Unemployment in Mississippi: What You Need to Know
A hot topic for the last month has been unemployment in Mississippi.
For this story, we were joined by Jackie Turner, Executive Director and Timothy Rush, Director of Unemployment Insurance, of the Mississippi Department of Employment Security.
Here are the highlights:
- Unemployment insurance applications, amounts and rules are determined by states. The Federal government is providing an additional $600/week on top of what states provide.
- Self employed and other 1099 employees are generally not eligible for unemployment benefits. The $600/week Federal benefit will be available to self employed and other 1099 employees.
- Systems are heavily bogged down with claimants right now!
- The eligibility requirements for the Federal benefit are new: Mississippi is updating their programs to accept these claims.
- If you think you are eligible for unemployment, go ahead and start a claim. Even if it is rejected initially, they anticipate being able to accept more claims under the Pandemic Unemployment Assistance program soon.
- If you are already receiving benefits, the $600 is coming soon, and you don’t have to do anything else to receive it.
There have been numerous ways that the Federal Government is getting money out to people and business affected by the Covid-19 related shut downs, and unemployment payments will be a much needed benefit for the record number of people who have found themselves unemployed, furloughed or otherwise very restricted income lately. As part of the CARES Act, there is an additional $600/week benefit to those claiming unemployment.
A few rules have been waived with filings. An order from the Governor waived the initial week wait that was required and you are no longer required to be searching for other employment while receiving benefits. This makes a ton of sense as everyone has been let off for the same reason – their jobs are simply not feasible now.
The unprecedented volume of sign ups has created some issues. Their call center has 900 lines and they are working on adding more. MDES has recently started using employees of the WIN Job centers to receive calls as well. There are a host of other logistical issues too – with many new requirements and regulations on the federal funds, MDES is working overtime to get their systems programmed to accept applicants and get funds out to them.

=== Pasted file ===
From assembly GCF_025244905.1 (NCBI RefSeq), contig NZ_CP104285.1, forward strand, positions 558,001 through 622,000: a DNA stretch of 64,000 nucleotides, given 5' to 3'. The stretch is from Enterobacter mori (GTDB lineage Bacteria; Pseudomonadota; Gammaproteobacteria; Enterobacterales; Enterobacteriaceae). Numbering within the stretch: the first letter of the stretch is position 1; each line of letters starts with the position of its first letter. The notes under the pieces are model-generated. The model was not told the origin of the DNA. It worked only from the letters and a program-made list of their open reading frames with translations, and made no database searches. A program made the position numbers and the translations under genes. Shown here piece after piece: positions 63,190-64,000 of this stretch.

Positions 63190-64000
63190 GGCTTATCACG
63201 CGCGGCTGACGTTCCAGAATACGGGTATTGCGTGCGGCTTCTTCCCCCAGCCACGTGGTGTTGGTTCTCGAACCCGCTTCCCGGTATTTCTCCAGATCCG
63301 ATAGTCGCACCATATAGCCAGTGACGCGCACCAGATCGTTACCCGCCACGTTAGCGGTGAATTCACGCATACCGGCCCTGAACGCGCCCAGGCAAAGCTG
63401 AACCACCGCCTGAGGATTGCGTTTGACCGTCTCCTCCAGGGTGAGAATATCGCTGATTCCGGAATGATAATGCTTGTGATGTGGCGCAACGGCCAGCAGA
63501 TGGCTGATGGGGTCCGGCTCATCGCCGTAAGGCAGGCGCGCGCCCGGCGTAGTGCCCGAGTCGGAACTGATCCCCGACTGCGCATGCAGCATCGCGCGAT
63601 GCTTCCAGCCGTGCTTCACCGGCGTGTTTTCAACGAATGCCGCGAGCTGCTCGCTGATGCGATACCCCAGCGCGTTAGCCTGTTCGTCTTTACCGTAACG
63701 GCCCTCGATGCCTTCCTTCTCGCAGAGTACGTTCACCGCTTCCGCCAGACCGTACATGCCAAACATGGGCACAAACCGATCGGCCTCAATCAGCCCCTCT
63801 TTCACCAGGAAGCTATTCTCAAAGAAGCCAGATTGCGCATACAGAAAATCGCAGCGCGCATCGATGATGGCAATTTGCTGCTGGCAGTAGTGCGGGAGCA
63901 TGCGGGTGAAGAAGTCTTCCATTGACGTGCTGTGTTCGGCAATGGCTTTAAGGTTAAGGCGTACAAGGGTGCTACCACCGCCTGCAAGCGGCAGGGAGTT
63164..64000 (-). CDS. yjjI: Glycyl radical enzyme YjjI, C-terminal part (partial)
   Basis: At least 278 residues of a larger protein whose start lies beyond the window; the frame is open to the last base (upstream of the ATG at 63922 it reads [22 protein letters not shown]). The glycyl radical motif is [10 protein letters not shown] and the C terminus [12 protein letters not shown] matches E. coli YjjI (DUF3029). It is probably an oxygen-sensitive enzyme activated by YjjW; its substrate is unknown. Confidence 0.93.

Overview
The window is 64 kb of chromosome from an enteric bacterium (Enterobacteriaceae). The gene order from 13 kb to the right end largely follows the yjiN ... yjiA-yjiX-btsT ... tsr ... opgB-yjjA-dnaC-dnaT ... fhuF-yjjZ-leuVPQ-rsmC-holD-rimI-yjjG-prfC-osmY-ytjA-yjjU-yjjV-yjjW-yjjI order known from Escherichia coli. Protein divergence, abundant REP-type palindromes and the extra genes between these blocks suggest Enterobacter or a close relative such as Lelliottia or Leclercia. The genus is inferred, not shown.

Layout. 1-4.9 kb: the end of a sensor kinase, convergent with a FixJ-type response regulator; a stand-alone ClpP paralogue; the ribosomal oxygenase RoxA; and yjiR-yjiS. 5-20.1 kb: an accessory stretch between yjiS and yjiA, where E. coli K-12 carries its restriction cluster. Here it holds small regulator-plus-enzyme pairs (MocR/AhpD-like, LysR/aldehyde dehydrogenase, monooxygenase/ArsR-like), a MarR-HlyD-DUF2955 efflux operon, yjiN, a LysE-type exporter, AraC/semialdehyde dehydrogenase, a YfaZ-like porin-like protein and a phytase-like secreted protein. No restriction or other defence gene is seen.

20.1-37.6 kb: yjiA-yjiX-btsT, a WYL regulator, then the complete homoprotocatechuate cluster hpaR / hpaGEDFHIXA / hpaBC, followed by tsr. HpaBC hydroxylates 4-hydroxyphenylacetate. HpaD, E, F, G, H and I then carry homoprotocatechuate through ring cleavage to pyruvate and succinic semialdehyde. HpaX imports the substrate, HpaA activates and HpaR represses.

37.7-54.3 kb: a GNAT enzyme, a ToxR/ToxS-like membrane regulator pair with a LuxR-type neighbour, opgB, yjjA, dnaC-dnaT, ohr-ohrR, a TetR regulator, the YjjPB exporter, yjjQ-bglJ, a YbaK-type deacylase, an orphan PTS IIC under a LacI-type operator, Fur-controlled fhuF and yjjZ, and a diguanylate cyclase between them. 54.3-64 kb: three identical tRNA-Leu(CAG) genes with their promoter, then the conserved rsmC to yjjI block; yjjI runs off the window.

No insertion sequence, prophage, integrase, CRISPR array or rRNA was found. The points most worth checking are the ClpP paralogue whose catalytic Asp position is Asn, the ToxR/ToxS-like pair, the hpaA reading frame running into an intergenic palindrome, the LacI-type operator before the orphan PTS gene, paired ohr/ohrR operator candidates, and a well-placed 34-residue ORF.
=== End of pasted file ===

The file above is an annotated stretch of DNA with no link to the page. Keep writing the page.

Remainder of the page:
One huge difference is in how Self-Employed, Sole Proprietors or people paid on a 1099 are able to apply. Previously, if you were self employed, you generally were not eligible for unemployment benefits. The CARES Act does say they should be covered, but the state system is not set up to allow them yet. New guidance which they received over the weekend is helping them accept those workers. This particular program is called Pandemic Unemployment Assistance, Jackie and Timothy strongly recommended that people follow their press releases via social media to see when those applicants would be accepted.
If you were a self employed or 1099 employee, you are encouraged to go ahead and apply. Your initial claim will likely be rejected. Jackie estimates that within a week, they will be going back through rejected claims to see if any are eligible under the new requirements. There will be some more application effort and reporting, but you should be able to receive the benefits.
A truck driver passing through asked about his wife, she had only been employed for a few weeks before being laid off, would she receive any benefits? While the Mississippi Department of Employment Security couldn’t speak for Arizona, they stated that her situation would be covered under the new Pandemic Unemployment Assistance rules. Notably, the unemployment system generally looks at the last four quarters of employment to see what your wages were, someone only recently employed would not have any wages there. The new rules should accept them.
A caller asked about a friend who was cut to 30% of his previous salary. Timothy explained that while he would have to report that he was employed and receiving wages, reduced income and forced part time work was still eligible for benefits. The state benefit would likely be very reduced, but the $600/week federal benefit would be on top of the state calculation.
A caller asked when the $600 benefit would start to come. Jackie explained that there was nothing additional that you needed to do to get the $600/weekly benefit. They hoped to have the funds to send out, alongside the state benefit, within a week. The $600/week benefit will continue through July 31st.
Originally posted on Mississippi Money.